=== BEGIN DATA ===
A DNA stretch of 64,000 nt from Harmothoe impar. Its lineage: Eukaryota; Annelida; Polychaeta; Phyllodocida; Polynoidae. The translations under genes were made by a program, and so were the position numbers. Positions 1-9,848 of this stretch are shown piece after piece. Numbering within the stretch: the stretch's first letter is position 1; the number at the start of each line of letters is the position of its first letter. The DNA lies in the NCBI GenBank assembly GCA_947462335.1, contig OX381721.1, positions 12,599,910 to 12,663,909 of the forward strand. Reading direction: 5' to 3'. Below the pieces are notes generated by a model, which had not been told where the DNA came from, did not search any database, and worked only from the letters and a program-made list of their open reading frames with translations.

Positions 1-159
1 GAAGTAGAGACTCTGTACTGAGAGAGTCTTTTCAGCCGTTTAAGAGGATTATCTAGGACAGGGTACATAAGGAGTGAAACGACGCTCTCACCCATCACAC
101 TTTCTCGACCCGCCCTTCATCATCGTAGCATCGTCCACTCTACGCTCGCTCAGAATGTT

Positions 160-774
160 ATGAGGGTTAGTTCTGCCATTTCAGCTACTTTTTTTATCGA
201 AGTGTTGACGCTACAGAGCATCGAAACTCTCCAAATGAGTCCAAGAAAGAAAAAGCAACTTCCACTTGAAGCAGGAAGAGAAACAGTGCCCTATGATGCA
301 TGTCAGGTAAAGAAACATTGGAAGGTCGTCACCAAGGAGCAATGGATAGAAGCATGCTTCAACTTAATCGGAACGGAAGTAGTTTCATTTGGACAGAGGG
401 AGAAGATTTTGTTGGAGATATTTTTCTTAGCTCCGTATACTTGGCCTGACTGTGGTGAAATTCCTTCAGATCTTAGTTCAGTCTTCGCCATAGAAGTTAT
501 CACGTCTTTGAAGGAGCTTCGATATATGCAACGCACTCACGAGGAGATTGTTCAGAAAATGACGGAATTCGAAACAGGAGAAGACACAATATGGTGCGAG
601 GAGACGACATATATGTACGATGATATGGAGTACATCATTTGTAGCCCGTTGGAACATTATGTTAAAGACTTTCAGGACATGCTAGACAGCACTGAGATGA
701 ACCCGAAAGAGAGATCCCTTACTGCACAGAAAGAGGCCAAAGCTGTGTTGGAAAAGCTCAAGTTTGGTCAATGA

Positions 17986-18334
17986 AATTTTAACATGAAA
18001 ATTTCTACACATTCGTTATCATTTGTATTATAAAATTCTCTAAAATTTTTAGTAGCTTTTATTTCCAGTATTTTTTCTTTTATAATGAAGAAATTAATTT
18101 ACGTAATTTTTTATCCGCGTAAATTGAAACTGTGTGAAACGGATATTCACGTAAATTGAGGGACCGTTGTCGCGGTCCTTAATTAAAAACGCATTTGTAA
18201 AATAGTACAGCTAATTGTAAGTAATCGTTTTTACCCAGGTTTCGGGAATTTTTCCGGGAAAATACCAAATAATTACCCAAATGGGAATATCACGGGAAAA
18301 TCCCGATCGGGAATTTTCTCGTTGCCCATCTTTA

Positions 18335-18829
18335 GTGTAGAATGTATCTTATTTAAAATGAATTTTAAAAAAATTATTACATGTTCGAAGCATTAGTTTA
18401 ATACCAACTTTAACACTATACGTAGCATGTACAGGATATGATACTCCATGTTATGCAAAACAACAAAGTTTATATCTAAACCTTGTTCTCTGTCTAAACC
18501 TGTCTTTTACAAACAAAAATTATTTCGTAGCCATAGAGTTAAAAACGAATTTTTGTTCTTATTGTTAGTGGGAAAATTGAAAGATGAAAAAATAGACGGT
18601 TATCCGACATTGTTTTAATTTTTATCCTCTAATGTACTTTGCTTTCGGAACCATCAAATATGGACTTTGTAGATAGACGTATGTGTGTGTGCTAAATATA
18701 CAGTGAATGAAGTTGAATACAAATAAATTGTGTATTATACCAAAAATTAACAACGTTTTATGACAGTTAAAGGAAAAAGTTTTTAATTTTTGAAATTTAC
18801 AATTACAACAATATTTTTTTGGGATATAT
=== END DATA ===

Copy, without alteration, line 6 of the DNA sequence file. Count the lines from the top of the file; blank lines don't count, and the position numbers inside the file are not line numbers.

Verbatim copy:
160 ATGAGGGTTAGTTCTGCCATTTCAGCTACTTTTTTTATCGA